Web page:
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The Road To WIRSPA – A Cocktail Wonk Story


My phone finally vibrates – the WhatsApp message reads, “OK ready. We’re on the fourth floor.”

I do another quick check in the mirror to make sure I’m presentable and take one more glance out the hotel room window. Below me are the blue waters of Rodney Bay in St. Lucia. Taking a deep breath, I start the short walk to the fourth floor. I knock and am ushered into a windowless conference room.

Arrayed around a conference table are a half dozen extremely influential people in the rum world–but who are virtually unknown outside of industry circles.

I take a seat at the table. Around me is the head of the Jamaican Spirits Pool; the managing director of Mount Gay; the chairman of J. Wray & Nephew; the managing director of Saint Lucia Distillers; and the Executive Director of the Dominican Republic Rum Producers. At the head of the table sits Komal Samaroo, executive chairman of Demerara Distillers Limited (DDL). Next to him is Vaughn Renwick, chief executive officer of the West Indies Rum and Spirits Producers’ Association, more often referred to as WIRSPA. Collectively, the people here are (most of) WIRSPA’s Board of Directors.

As a rum writer, educator, and historian, I’d be thrilled simply to listen in on what this group might discuss. But I’m not here for that. Instead, all eyes turn toward me for what I have to say.


If you care enough about rum to want historic brands and distilleries to remain competitive in the global spirits market, you should know about WIRSPA and what it does.

In the simplest terms, WIRSPA represents the collective interests of numerous Caribbean rum-producing countries. Most initiatives that WIRSPA undertakes, like trade policy negotiations and truth-in-labeling lobbying, are far removed from the public eye. These topics simply may not be as immediately relevant to rum enthusiasts as the latest limited-edition cask strength port cask–finished rum. Yet what WIRSPA does is ultimately much more important to rum’s future. For someone like me who studies all aspects of the rum world, being in this room is the ultimate inner circle of Caribbean rum.

So then, what exactly is WIRSPA? Is it a government organization? Who funds it? And what authority does it have?

Technically, WIRSPA is an “association of associations,” representing distillers’ organizations from certain countries across the Caribbean. However, that’s not a terribly useful definition for the average enthusiast, so let’s try a simpler analogy: WIRSPA is somewhat like the NATO of Caribbean rum — without the military connotations, of course.  Like NATO, WIRSPA members are countries with common, shared interests, located within the same region. However, while NATO’s members are the actual governments of its member countries, WIRSPA’s members are groupings of rum producers, each collective representing the interest of one country.

Some examples make this clearer: Jamaica’s WIRSPA membership is represented by the Jamaica Rum & Spirits Trade Association (JRASTA). All four Jamaican rum producers—J. Wray & Nephew, National Rums of Jamaica, Hampden Estate, and Worthy Park Estate—have input into the policy positions of JRASTA as it relates to WIRSPA.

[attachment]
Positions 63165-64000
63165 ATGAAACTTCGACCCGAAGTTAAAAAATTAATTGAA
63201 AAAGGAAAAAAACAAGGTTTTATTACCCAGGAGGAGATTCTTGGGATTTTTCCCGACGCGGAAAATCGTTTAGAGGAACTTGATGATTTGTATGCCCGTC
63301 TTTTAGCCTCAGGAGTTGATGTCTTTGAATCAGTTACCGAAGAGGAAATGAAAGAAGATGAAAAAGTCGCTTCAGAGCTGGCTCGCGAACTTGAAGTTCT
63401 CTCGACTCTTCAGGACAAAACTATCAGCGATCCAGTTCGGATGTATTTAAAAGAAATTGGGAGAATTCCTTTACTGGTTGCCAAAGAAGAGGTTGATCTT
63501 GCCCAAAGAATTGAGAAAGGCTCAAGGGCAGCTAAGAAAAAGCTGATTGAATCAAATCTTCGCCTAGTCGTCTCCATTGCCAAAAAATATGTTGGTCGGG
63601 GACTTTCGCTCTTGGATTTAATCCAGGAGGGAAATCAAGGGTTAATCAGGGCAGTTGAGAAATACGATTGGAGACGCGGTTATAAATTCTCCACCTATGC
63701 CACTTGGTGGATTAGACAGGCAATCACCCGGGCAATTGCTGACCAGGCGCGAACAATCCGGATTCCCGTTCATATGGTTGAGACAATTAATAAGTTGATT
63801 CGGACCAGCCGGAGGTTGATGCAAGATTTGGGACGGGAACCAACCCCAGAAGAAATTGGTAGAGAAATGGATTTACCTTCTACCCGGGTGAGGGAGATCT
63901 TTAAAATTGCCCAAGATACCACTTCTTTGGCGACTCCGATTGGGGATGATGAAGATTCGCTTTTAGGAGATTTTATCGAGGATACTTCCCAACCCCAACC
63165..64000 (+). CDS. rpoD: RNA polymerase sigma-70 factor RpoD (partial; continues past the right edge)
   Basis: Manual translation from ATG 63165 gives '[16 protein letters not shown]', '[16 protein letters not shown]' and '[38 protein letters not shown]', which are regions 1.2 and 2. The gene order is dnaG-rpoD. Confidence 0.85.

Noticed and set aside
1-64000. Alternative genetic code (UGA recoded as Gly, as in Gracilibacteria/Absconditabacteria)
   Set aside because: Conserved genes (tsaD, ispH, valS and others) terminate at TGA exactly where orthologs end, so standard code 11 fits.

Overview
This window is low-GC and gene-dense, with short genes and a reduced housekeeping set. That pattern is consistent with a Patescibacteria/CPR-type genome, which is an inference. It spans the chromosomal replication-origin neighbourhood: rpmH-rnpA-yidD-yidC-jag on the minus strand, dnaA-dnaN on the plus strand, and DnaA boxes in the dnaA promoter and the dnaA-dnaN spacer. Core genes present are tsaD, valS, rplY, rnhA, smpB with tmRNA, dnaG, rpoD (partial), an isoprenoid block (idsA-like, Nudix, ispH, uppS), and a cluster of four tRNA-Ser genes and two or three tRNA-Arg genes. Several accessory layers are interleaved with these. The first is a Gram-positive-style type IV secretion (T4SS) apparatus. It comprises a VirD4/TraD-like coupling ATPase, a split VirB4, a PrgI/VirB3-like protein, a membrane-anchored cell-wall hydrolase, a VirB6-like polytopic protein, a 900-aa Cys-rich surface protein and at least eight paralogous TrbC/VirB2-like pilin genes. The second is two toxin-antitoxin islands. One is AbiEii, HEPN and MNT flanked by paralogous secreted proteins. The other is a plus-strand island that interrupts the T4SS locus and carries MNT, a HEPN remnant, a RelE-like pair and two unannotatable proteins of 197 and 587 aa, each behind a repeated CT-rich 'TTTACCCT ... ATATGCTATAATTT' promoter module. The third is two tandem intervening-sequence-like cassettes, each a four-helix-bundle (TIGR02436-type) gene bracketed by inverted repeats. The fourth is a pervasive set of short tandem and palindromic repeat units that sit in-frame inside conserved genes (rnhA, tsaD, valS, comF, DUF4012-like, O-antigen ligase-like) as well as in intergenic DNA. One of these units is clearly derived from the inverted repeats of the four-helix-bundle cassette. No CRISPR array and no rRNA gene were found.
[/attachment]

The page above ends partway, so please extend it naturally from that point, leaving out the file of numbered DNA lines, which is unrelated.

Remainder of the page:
The Barbados WIRSPA membership is represented by the Barbados Rum Distillers Committee. The four Barbados producers—Mount Gay, West Indies Rum Distillery, Foursquare, and St. Nicholas Abbey—all provide input to the Barbados Rum Distillers Committee.

In short, these per-country organizations represent the collective position of their country’s producers. One person from that per-country organization serves as the delegate to WIRSPA.

Some WIRSPA member countries such as Guyana, St. Lucia, and Trinidad only have one rum producer. Thus, Demerara Distillers Limited is the sole vote of the “Distillers and Rum Producers of Guyana” group, while Trinidad Distillers Ltd. (i.e. Angostura) is the sole voice in the Trinidad Rum Exporters’ Advisory Committee.

The list of WIRSPA member countries has changed over the decades since it formed in 1971. The initial set of member countries was Jamaica, Guyana, Barbados, and Trinidad and Tobago, all of whom remain members today. The current set of member countries is as follows:

Full Members

  • Antigua Rum Producers’ Association
  • Asociacion Dominicana De Productores De Ron
  • Barbados Rum Committee
  • Distillers and Rum Producers of Guyana
  • Jamaica Rum & Spirits Trade Association
  • St. Lucia Rum Producers’ Association
  • Suriname Rum Producers’ Foundation
  • Trinidad Rum Exporters’ Advisory Committee
Associate members (non-voting)
  • Belize Rum Producers’ Association
  • Dominican Rum Association
  • Grenada Rum & Spirits Producers’ Association
  • Haitian Rum Producers’ Association
  • St. Vincent Rum Association 

The sharp eye might notice that certain well known Caribbean rum-producing locales aren’t on the list, including Cuba, Martinique, Guadeloupe, Venezuela, Puerto Rico, St. Croix, and various other rum-making areas. In the case of Martinique and Guadeloupe, they are territories of France and as such are represented by a somewhat similar trade organization known as CIRT DOM (Conseil Interprofessionnel Du Rhum Traditionnel Des Dom Cirt Dom). As for Puerto Rico and St. Croix, they’re territories of the United States, and thus not independent countries either. The CARIFORUM countries which make up the WIRSPA membership are all independent countries. (we’ll get to CARIFORUM in a moment.)

WIRSPA is very involved in international organizations, first and foremost with CARIFORUM. In case you’re not familiar with CARIFORUM –even I wasn’t – it comprises the Caribbean members of the ACP countries—an organization of 79 African, Caribbean, and Pacific (ACP) states that have banded together to collectively exert influence when dealing with other parts of the world.

CARIFORUM, as a subset of the ACP, is a way for Caribbean member states to collectively interact and negotiate with other government organizations, including the United States and the European Union (EU).

WIRSPA is not a governmental organization and has no legal authority over any aspect of the rum trade. Rather, it functions as a regional trade group, advocating for causes that its members collectively agree upon. WIRSPA’s financing comes via dues paid by WIRSPA member producers in different proportions.